Competition tsar Rod Sims has informed SMEs they should expect an annual cost saving of between five and ten per cent on their energy bills as a result of the carbon tax repeal.
In a speech to the Energy User’s Association of Australia Conference in Melbourne, Mr Sims said larger energy users would reap even more significant savings from the repeal.
The Australian Competition and Consumer Commission chairman said businesses were complying with his agency’s new powers to ensure cost savings from the carbon tax repeal were being passed on and was optimistic about how the process was unfolding.
In February, the watchdog was charged with a new price monitoring function by Treasurer Joe Hockey and has issued over 250 “carbon tax removal substantiation notices” to a range of electricity and gas retailers.
The recipients of the notices were required to detail to the ACCC how the repeal would affect their input costs and pricing schemes. They were required to place the explanation on their websites.
“Compliance with the substantiation requirements has been high; we even received more substantiation statements than expected,” said Mr Sims. “This shows that businesses supplying regulated goods are taking the ACCC’s role and powers seriously, and are conscious of doing the right thing.”
“Many of you will have seen your energy suppliers’ substantiation statements on their websites, and by now those of you that are a customer of an energy retailer should have received a customer statement from them, either individually or as a commercial customer.”
Mr Sims said electricity and gas retailers has proved successful in providing statements identifying the cost savings arising from the repeal to their different classes of customers.
The ACCC is looking at the substantiation statements and will provide its next quarterly report to government by October 28.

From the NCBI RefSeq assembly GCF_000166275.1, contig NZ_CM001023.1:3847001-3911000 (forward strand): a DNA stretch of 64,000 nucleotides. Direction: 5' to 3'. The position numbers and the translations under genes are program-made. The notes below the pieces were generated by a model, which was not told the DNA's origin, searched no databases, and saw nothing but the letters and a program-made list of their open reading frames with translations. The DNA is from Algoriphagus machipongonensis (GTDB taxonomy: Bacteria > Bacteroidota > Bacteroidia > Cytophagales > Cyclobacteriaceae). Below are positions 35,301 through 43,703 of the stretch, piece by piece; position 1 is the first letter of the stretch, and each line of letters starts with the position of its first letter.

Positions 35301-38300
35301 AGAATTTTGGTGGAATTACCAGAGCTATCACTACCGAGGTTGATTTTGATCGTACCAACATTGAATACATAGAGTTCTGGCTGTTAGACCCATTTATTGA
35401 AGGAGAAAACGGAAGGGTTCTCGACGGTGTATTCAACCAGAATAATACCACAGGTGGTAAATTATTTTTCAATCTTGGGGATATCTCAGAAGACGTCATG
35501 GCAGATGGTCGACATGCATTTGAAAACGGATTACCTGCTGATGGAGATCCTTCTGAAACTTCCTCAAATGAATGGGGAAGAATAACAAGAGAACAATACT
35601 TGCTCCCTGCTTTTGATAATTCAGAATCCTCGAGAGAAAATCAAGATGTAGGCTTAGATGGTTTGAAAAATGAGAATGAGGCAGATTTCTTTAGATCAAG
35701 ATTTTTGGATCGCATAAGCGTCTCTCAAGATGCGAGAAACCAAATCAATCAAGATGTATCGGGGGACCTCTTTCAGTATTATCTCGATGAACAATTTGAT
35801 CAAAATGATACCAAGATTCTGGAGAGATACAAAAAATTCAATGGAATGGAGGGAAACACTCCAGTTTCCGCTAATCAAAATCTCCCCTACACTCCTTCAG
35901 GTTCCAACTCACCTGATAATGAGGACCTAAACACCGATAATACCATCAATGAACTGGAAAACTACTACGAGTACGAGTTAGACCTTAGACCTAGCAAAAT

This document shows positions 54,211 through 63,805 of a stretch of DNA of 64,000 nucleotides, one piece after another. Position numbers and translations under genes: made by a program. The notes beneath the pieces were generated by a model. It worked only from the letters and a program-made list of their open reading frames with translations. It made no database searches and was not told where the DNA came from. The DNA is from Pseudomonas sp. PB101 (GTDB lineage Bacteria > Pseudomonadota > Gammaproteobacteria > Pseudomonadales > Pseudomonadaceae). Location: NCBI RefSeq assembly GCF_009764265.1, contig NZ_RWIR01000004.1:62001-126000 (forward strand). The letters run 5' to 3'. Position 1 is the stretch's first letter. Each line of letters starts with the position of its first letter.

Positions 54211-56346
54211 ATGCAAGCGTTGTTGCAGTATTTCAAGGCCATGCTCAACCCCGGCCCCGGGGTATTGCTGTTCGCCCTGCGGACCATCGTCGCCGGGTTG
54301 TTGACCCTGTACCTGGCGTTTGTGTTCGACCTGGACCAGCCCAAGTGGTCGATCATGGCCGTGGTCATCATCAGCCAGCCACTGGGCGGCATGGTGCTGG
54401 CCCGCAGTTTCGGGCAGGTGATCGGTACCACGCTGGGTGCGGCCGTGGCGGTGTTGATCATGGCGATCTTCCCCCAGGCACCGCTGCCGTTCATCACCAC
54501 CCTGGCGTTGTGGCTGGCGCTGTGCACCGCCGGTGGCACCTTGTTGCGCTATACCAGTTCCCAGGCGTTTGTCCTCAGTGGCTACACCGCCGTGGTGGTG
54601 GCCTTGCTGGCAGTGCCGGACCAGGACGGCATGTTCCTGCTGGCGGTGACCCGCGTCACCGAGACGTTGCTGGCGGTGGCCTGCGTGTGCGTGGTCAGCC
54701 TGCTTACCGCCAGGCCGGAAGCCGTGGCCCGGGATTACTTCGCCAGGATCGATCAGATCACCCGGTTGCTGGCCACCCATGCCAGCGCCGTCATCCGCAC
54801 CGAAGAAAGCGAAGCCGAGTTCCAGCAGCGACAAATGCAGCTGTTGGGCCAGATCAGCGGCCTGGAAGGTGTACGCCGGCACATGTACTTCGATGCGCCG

From its assessment of information provided so far, Mr Sims said the ACCC believed SMEs would claw back savings of between 5.2 per cent and 9.7 per cent per year.
The jurisdiction with the highest average savings is the ACT, with SMEs in the nation’s capital expected to claw back between 9.3 and 9.5 per cent per year on the cost of their energy bills.
Some businesses in Victoria will receive more, with annual savings ranging from between 7.4 and 9.7 per cent.
In NSW, SMEs can expect savings of between 7 and 8.3 per cent per year while in Queensland savings will be between 8.5 and 9.1 per cent
South Australia has lowest savings per year, with prices to come down by between 5.2 and 6.3 per cent.
“These represent significant savings which, as I have said, we are still assessing. For larger users, likely all of you, however, the savings will be larger as your network costs are a smaller part of your energy bill.
“In some cases, the savings could be a multiple of those shown… The ACCC had an enforcement role on the way in and now it has a separate enforcement role to deal with the repeal. So our motto is: what went on should not come off.”
Mr Sims also touched upon the recent draft review of competition led by Professor Ian Harper, saying it had touched upon important areas of microeconomic reform.
However, the ACCC revealed last week that it was uncomfortable with the proposal to split up the competition watchdog so as to separate its advocacy and enforcement role from its function as an access and pricing regulator.
“The Harper Panel recommends a separate access and pricing regulator that would, in essence, undertake the roles currently performed by the AER, as well as the ACCC’s functions in relation to telecommunications access, transport and water,” Mr Sims said on Friday.
Mr Sims said there were further questions the ACCC would put to the Harper review on the merits of this proposal.